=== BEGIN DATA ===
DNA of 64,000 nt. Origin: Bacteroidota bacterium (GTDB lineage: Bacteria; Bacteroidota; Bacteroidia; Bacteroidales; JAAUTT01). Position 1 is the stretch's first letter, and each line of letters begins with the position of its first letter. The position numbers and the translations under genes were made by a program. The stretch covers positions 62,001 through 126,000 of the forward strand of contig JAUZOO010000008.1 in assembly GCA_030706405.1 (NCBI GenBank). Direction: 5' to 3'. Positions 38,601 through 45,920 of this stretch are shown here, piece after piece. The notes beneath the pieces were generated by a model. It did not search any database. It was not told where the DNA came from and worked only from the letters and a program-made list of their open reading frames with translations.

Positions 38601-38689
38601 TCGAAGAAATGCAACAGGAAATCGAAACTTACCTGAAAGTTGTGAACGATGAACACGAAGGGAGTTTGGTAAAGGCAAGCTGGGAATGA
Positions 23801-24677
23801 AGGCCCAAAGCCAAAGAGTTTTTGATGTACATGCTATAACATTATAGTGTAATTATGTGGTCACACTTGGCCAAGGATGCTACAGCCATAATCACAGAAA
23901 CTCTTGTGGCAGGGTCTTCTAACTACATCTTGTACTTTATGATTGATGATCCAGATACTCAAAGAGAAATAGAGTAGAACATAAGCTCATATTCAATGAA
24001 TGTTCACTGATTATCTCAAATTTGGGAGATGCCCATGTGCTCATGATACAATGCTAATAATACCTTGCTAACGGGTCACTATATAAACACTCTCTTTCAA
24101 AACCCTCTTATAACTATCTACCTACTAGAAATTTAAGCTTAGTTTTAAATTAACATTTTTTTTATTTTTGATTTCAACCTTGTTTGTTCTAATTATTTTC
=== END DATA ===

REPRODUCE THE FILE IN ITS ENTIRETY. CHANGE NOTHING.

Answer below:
DNA of 64,000 nt. Origin: Bacteroidota bacterium (GTDB lineage: Bacteria; Bacteroidota; Bacteroidia; Bacteroidales; JAAUTT01). Position 1 is the stretch's first letter, and each line of letters begins with the position of its first letter. The position numbers and the translations under genes were made by a program. The stretch covers positions 62,001 through 126,000 of the forward strand of contig JAUZOO010000008.1 in assembly GCA_030706405.1 (NCBI GenBank). Direction: 5' to 3'. Positions 38,601 through 45,920 of this stretch are shown here, piece after piece. The notes beneath the pieces were generated by a model. It did not search any database. It was not told where the DNA came from and worked only from the letters and a program-made list of their open reading frames with translations.

Positions 38601-38689
38601 TCGAAGAAATGCAACAGGAAATCGAAACTTACCTGAAAGTTGTGAACGATGAACACGAAGGGAGTTTGGTAAAGGCAAGCTGGGAATGA
Positions 23801-24677
23801 AGGCCCAAAGCCAAAGAGTTTTTGATGTACATGCTATAACATTATAGTGTAATTATGTGGTCACACTTGGCCAAGGATGCTACAGCCATAATCACAGAAA
23901 CTCTTGTGGCAGGGTCTTCTAACTACATCTTGTACTTTATGATTGATGATCCAGATACTCAAAGAGAAATAGAGTAGAACATAAGCTCATATTCAATGAA
24001 TGTTCACTGATTATCTCAAATTTGGGAGATGCCCATGTGCTCATGATACAATGCTAATAATACCTTGCTAACGGGTCACTATATAAACACTCTCTTTCAA
24101 AACCCTCTTATAACTATCTACCTACTAGAAATTTAAGCTTAGTTTTAAATTAACATTTTTTTTATTTTTGATTTCAACCTTGTTTGTTCTAATTATTTTC